The laparotomy was undertaken using the midline incision, and the following findings were noted:(1)small bowel collapsed, ileocecal junction was found to be normal;(2)descending colon-sigmoid colon intussusception with a 3 cm × 3 cm intraluminal polypoidal growth in the descending colon acting as the lead point, with the sigmoid colon as the intussuscipiens (Figure 2).

The intussusception was reduced manually (Figure 3), and segmental resection was done taking 5 cm margins on either side (Figure 4). Colo-colic anastomosis was performed in double layers, and a protective loop ileostomy was created 1 and 1/2 feet proximal to the ileo-cecal junction. The specimen was subjected to histopathological examination.

Postoperatively the patient was allowed oral clear fluids on the first postoperative day and semisolid diet on the second postoperative day. The patient was discharged on the fourth postoperative day.

The histopathological examination of the resected specimen diagnosed it to be mucinous adenocarcinoma of the colon with the resected margins microscopically free from the tumor. The patient in the followup period underwent contrast enhanced CT scan of the abdomen, pelvis and thorax, CEA levels, and colonoscopy to look for synchronous lesions, all were found to be normal, and the child was thereafter referred to the Medical Oncology and Radiation Oncology Department where he is being considered for adjuvant therapy and is under fortnightly follow-up.

3. Discussion

Adult colo-colic intussusception arises most commonly as a complication of preexisting colonic disease, usually carcinoma or polypoid tumor [1]. Pediatric patients with colocolic intussusception should suggest the possibility of a colonic polyp or mass lesion [1]. Although Mahmudloo et al. reported a case of colo-colic intussusception without a pathologic lead point in a 7-year-old boy [1], but the majority of the case reports in the literature reported juvenile polyps responsible for this variety of intussusception in the pediatric age group [2]. Similar cases caused by juvenile colonic polyp in pediatric age group were reported by Arthur et al. [3] and Abrahams et al. [4].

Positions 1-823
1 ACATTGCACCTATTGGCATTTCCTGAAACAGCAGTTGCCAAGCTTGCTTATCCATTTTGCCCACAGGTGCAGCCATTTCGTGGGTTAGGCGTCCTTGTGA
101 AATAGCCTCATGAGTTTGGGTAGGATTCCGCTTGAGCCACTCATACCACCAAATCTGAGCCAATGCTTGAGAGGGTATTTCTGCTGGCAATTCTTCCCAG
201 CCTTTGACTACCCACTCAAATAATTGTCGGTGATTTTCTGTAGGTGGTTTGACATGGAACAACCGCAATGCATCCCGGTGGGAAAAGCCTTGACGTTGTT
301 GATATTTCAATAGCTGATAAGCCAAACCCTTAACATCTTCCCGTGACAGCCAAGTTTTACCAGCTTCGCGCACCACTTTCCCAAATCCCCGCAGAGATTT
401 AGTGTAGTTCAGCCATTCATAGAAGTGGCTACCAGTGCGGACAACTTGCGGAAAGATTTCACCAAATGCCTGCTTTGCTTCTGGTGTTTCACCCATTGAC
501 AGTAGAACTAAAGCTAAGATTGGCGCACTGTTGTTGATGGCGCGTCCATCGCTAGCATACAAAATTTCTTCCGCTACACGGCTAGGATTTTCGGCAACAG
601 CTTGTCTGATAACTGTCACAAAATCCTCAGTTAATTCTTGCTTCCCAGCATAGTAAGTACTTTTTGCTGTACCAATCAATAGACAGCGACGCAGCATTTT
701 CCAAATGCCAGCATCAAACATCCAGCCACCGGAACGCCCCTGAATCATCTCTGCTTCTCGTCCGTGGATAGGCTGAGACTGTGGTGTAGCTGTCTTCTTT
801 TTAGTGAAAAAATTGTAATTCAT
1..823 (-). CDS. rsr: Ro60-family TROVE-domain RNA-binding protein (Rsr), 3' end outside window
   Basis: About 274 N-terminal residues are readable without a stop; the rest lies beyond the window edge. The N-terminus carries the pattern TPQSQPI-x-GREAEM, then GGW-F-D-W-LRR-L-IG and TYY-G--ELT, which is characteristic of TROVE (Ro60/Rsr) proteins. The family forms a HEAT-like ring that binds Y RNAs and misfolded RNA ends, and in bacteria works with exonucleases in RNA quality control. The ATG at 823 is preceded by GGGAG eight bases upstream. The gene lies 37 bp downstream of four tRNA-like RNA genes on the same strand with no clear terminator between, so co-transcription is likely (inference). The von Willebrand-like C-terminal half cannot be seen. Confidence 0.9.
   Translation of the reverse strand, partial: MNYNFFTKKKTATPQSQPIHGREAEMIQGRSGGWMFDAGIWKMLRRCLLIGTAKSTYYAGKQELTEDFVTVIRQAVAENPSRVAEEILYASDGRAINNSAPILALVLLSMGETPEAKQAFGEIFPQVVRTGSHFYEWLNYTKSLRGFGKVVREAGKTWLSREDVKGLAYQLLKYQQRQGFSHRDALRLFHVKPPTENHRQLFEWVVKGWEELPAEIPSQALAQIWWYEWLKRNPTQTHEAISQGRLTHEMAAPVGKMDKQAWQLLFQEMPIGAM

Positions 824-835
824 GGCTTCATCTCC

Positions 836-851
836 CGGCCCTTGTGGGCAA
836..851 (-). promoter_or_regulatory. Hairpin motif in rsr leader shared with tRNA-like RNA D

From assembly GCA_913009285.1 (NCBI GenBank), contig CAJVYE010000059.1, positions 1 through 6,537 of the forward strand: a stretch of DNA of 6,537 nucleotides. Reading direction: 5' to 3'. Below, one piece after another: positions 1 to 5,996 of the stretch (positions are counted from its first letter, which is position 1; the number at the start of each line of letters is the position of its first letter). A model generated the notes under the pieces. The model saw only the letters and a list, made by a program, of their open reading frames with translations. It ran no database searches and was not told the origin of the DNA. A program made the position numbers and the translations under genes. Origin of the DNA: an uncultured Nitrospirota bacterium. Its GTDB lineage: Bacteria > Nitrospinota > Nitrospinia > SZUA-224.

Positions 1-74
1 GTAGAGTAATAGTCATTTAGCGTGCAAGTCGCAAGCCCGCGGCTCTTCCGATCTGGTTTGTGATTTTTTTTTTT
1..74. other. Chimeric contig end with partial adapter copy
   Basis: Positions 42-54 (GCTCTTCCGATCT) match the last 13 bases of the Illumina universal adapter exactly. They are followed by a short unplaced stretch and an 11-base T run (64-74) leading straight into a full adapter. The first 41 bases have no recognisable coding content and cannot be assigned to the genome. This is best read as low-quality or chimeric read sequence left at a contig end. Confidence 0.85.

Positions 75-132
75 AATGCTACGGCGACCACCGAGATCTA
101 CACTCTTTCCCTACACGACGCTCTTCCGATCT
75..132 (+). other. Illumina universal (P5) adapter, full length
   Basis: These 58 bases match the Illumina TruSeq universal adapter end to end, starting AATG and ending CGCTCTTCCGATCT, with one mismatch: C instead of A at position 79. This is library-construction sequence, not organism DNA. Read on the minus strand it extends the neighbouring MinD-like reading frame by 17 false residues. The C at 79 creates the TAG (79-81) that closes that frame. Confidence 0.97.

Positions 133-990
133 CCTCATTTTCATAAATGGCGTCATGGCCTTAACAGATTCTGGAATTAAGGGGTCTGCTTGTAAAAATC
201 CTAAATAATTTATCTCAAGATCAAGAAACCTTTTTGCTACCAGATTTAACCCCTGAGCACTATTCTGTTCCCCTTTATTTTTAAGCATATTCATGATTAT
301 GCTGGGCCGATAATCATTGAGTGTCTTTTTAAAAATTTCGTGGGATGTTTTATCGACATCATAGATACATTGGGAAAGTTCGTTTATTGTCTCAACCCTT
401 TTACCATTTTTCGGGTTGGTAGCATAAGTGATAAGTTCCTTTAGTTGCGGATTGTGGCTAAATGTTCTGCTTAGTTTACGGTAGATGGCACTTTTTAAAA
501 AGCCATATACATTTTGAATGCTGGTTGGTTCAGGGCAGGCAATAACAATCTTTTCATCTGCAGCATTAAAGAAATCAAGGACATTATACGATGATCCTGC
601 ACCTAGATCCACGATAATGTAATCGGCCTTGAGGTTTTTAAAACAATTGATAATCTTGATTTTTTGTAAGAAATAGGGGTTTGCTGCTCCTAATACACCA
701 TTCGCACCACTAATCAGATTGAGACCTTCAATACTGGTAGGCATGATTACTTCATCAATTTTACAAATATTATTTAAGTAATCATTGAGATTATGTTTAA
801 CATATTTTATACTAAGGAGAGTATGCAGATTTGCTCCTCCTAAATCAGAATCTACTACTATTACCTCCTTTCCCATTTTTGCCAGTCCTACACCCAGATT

Pediatric colo-colic intussusception caused by malignancy has been reported rarely in the literature. Soccorso et al. reported a case of sigmoid colon ganglioneuroma in a 5-year-old child who presented with intermittent colo-colic intussusception [5]. Although the leading point in our case was grossly similar to that in other reported cases, the histopathology was different. The clinical presentation of the patient was however quite similar, that is, abdominal pain, vomiting, hematochezia, and intestinal obstruction.

Colon cancer is rare in younger age groups particularly without known risk factors. Colon cancer in young age is more likely to be diagnosed at advanced stage, to present unfavorable tumor histology such as mucinous adenocarcinoma and poor outcome. The review of the literature suggests that colon carcinoma in children and adolescents is predisposed by syndromes like Turner Syndrome or familial adenomatous polyposis. Chung et al. reported a case of mucinous adenocarcinoma in a 19-year-old patient who presented with abdominal distension and severe abdominal tenderness in the left lower quadrant [6]. The case which we report here is more similar to presentation of colonic carcinoma in adult age group although that is too rarely as reported by Dan et al. in a 27-year-old man diagnosed on CECT abdomen [7].

Colorectal carcinoma in children is very uncommon and could be easily misdiagnosed, resulting in advanced stage disease at diagnosis. Because radical surgery which is the mainstay of treatment is possible only in patients with early stage disease, a high level of awareness and early diagnosis are critical [8].

Written informed consent was obtained from the patient for publication of this case report and accompanying images. A copy of the written consent is available for review by the Editor-in-Chief of this journal on request.

Conflict of Interests

The authors declare that they have no conflict of interests.


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Copyright © 2013 Anupam Das et al. This is an open access article distributed under the Creative Commons Attribution License, which permits unrestricted use, distribution, and reproduction in any medium, provided the original work is properly cited.